If you are among the millions of American households who adopted a dog during the past 12 months, you’re likely familiar with the KONG toy, a hollow, rugged rubber cone that can be filled with treats. It seems like a perfect shape for chewing – but that wasn’t its first purpose.
In 1970, KONG inventor Joe Markham owned an auto repair shop in downtown Denver that was prone to burglary. “It wasn’t a great area at the time,” says company president K.D. Decker.
Frustrated, the 25-year-old auto mechanic turned to the police, requesting more patrols in the area, but his request was denied due to budget cuts. The officers at his local precinct recommended an alternative: Get a guard dog.
Coincidentally, Markham knew of a pup that needed a home and could be had for free. Fritz, a lovable German Shepard, had just flunked out of the police academy’s canine division for “excessive chewing.”
A dog lover, Markham jumped at the chance to rescue a fine animal that would also deliver a security system to his shop.
Markham never regretted his decision to adopt Fritz, but soon after adopting him discovered the scope of the dog’s chewing addiction. “Fritz would chew on anything he found, but he especially liked rocks,” says Decker. As a result, he was grinding away his teeth. Markham tried everything from animal bones to radiator hoses attempting to curb the dog’s behavior.
Nothing worked; Fritz tore everything up and went back to rocks.
“Joe turned to veterinarians and other dog behavior experts to try to take care of the problem,” says Decker. “He hit dead ends at every turn.”
Then one day, while working on a customer’s late 1960s Volkswagen Type 2 Bus, Markham heard Fritz going crazy. With the vehicle’s suspension in a state of disassembly, the chew-crazy canine had gotten hold of a bulbous rubber axle stop that had rolled away from the parts pile 1. And he wasn’t tearing it up.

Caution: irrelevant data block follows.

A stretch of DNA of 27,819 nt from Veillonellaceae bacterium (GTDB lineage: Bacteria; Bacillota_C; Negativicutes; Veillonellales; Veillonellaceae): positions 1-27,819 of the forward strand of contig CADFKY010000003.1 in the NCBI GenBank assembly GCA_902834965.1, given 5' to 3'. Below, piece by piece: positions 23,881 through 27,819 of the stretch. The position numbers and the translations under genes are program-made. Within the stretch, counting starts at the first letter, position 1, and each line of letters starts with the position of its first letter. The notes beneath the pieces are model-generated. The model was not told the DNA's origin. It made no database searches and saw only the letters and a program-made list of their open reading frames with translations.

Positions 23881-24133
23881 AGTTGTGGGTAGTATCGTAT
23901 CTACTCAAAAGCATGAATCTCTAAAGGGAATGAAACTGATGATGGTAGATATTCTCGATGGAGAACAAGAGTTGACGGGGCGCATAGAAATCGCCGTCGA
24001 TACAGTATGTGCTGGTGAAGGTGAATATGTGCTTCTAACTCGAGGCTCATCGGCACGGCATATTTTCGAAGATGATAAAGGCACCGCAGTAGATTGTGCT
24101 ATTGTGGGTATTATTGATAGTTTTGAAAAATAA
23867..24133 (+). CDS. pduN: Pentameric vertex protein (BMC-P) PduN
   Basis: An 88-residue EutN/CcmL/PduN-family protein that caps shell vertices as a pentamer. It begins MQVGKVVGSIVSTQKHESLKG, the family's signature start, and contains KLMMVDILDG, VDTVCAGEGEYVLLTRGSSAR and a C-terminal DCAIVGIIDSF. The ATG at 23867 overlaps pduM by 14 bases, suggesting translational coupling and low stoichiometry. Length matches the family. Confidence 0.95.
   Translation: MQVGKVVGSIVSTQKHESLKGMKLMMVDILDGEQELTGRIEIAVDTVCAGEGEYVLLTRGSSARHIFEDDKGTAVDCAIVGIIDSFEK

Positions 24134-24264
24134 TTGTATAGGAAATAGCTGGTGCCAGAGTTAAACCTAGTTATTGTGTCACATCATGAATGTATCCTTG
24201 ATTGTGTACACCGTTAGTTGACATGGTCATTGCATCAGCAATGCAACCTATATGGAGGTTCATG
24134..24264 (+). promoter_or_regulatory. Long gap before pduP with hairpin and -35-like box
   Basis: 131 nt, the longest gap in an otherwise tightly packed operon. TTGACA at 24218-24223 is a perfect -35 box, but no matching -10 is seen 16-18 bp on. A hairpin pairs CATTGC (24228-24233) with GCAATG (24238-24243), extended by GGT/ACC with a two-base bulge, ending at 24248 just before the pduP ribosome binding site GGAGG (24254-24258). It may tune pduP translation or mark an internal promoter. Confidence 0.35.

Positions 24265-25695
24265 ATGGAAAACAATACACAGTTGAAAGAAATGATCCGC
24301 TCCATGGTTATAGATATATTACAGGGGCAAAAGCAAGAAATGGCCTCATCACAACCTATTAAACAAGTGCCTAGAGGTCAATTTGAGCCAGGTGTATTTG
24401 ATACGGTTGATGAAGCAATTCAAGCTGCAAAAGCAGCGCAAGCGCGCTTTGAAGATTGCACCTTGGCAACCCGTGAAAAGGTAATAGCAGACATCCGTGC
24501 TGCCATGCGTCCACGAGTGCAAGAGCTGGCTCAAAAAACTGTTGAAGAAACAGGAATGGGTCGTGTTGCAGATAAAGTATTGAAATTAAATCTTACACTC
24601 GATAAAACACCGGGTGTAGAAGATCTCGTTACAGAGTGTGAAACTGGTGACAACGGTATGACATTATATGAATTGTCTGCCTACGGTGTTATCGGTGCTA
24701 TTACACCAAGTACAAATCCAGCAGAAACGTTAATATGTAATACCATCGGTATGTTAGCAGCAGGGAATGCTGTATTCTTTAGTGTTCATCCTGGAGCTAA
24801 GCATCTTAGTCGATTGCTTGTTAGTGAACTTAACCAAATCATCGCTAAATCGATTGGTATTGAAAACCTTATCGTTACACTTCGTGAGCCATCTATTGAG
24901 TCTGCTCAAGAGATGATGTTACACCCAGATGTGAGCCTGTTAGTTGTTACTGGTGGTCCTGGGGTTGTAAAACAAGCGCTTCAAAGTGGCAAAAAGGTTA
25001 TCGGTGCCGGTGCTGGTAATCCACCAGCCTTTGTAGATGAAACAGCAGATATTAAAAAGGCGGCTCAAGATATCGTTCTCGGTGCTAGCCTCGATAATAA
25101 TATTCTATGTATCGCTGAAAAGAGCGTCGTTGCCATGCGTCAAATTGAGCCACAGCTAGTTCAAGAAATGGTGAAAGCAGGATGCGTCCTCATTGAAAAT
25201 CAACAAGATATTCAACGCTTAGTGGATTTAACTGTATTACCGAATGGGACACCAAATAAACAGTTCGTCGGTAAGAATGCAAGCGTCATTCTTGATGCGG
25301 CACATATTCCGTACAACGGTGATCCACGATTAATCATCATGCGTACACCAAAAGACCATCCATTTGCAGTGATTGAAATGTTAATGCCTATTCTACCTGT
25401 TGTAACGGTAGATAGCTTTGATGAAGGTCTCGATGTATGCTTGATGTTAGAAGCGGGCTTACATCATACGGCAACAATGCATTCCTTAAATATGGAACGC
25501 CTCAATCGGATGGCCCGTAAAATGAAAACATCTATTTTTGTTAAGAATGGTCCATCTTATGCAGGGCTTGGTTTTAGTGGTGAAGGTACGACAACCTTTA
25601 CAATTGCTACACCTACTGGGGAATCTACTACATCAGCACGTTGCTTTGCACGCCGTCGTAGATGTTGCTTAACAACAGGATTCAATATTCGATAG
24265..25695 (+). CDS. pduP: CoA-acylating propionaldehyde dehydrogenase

The pliable yet tough nature of the rubber and its shape made the stop ideal for a dog like Fritz – strong enough to survive under his powerful bite, yet soft enough not to damage his teeth. It made Markham think: “This would be a good dog toy.”
Markham spent the next six years experimenting with the rubber composition, size, and shape of the toy. He even contacted Volkswagen to buy the parts in bulk but couldn’t reach the right person. So, he turned to rubber experts in Germany to finalize the right chemistry and composition. “He wanted to be associated with German build quality and engineering,” says Decker.
Markham settled on a design very similar to the axle stop. It had a rounder, closed top that made it bounce more like an animal trying to escape a predator. “Dogs love that,” says Decker.
Markham started selling the snowman-shaped KONG in 1976. It was an instant hit, and today millions of KONG toys have found homes with dogs around the world – thanks to one dog who just wouldn’t stop chewing on part of a Volkswagen.